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Parents Must Resist the Temptation to Become Teachers

Take advantage of communication options to keep teachers in the loop

Dear Dr. Fournier:

We have no family life anymore. All we do is homework and scream at each other!

Connie R.

Cleveland, OH

Dear Connie:

Most parents have heard their child complain, "But I don't know how to do it!" The natural inclination is to respond, "Let me help." Unfortunately, this leads many parents to cross the line of parenting into teaching. Instead of feeling helped, many children feel alone, intimidated and, finally, humiliated.

ASSESSMENT:

Let’s suppose for a moment your child has just started fractions. His teacher covered the material in class, and assigned the next 20 problems for homework. Your child tried to make out his notes and recall the teacher’s explanations, but they didn’t make sense. He called on you who said, “That's easy! I’ll show you how.” The problems were indeed easy for you: you learned them years ago and had a unique way of understanding the concept. That’s how you are going to teach it to your child.

For the child, however, your explanation was like starting all over again. He or she tries to listen and do what you said, but it didn’t work. The more you explain, the less your child listens. What has gone wrong?

When your child asked for help, you needed to make a crucial distinction: Is my son ready to learn or does he need more teaching? But you have been confusing your role as a parent with the role of a teacher.

It is the parents’ job to develop the skills of responsibility and self-reliance - skills that lead to responsible actions. But developing responsibility and teaching are two different things.

WHAT TO DO:

When parents respond to that often-heard cry, "I don't know how to do it" they must be mindful of their own responsibility - to make the important distinction between learning and teaching.

Parents must realize that just because a child has been taught, it does not follow that the child has yet learned, or actually taken ownership of the new knowledge. Some children have been taught enough that minimal additional teaching will lead them to learning. However, parents who cannot explain a concept to their child in ten to fifteen minutes should realize that their child needs more teaching.

The parents' job is teaching responsibility and self-reliance, not teaching schoolwork.

When your child asks for help, sit down in a separate spot - away from the homework area - and ask for a brief explanation of the problem. If you believe your child is ready for learning but just lacks a little bit to get started, try to fill in the missing gap. This gentle nudge toward learning should not take more than ten to fifteen minutes.

If you find that your child does not understand the concepts, additional teaching should be done by a teacher and not by a parent. Help your child understand what pieces of information are missing, and then phrase it in a specific question for the teacher. Many children will be afraid of taking questions to the teacher, but learning how to ask for information is an important part of the education process.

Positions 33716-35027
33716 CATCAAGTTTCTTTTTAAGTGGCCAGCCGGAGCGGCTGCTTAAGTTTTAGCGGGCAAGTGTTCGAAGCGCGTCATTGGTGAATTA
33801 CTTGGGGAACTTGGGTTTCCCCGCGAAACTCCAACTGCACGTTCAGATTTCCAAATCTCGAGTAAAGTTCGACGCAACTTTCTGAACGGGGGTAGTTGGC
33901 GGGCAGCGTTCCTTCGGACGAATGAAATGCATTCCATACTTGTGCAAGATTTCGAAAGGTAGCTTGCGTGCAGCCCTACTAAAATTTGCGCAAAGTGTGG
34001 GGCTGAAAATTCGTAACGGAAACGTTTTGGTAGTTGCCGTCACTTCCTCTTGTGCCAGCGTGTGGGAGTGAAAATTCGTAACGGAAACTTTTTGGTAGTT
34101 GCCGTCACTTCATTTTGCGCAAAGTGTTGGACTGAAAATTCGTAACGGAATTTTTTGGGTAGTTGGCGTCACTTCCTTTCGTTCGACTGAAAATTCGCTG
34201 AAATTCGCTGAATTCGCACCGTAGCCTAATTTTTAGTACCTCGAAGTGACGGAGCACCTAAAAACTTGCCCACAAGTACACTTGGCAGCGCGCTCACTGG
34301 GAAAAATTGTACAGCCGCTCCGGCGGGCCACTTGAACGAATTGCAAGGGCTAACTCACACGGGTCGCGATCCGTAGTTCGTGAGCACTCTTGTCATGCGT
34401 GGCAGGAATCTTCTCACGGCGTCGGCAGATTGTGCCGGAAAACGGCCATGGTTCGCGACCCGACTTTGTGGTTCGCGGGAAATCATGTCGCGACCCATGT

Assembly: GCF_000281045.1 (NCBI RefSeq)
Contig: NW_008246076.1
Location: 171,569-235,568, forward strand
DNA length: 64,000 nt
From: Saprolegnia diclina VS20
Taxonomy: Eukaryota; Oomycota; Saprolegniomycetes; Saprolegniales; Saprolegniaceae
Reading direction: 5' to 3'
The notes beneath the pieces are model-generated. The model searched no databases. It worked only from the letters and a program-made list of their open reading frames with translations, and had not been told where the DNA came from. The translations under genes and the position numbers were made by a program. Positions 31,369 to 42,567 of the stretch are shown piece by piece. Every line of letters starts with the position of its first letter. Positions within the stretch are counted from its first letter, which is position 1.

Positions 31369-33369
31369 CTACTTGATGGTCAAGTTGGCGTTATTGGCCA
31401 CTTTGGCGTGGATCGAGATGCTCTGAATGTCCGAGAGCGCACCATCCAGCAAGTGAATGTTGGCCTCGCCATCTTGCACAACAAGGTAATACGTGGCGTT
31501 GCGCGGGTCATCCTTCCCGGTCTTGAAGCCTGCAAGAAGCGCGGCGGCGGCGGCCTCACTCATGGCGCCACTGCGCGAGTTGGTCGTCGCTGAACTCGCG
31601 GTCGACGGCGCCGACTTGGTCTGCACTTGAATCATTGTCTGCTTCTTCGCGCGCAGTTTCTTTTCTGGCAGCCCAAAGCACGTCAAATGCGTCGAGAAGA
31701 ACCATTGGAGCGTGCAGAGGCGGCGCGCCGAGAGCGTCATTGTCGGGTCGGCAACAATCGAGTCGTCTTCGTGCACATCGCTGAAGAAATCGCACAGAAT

In this age of digital connectivity, you can follow up on your child’s question with the teacher via e-mail or school website, but it is important that your child is the one who composes and sends the question if it is an email, or asks in person as was planned. This is an important step in developing responsibility, and it will not be able to come to fruition of you take the matter entirely into your hands. Expect hesitancy and fear, but encourage your child to overcome them. After all, knowing what you don't know is the key to being a knowledgeable person.

At the beginning of the school year, let your child's teacher know that you will be following this course of action. Initially, the teacher may want you to sign the child's questions to know that you have discussed the problem together.

Don't confuse your roles. Just as we parents must refrain from being at home teachers, we also must refrain from asking teachers to be substitute parents. When each job is fulfilled in the student-educator-parent learning partnership, the job of learning how to learn becomes easier.

And we parents can enjoy just being parents.

CONTACT DR. FOURNIER

Have a question about education, education-related issues or your child’s schoolwork or homework? Ask Dr. Fournier and look for her answer in this column. E-mail your question or comment to Dr. Yvonne Fournier at [email protected].

 

More Stories By Dr. Yvonne Fournier

Dr. Yvonne Fournier is Founder and President of Fournier Learning Strategies. Her column, "Hassle-Free Homework" was published by the Scripps Howard News Service for 20 years. She has been a pharmacist, public health administrator, demographer and entrepreneur. Dr. Fournier, arguably one of the most prolific of educators and child advocates in America today, has followed her own roadmap, calling not just for change or improvement in education but for an entirely new model.

She remains one of the most controversial opponents of the current education system in America.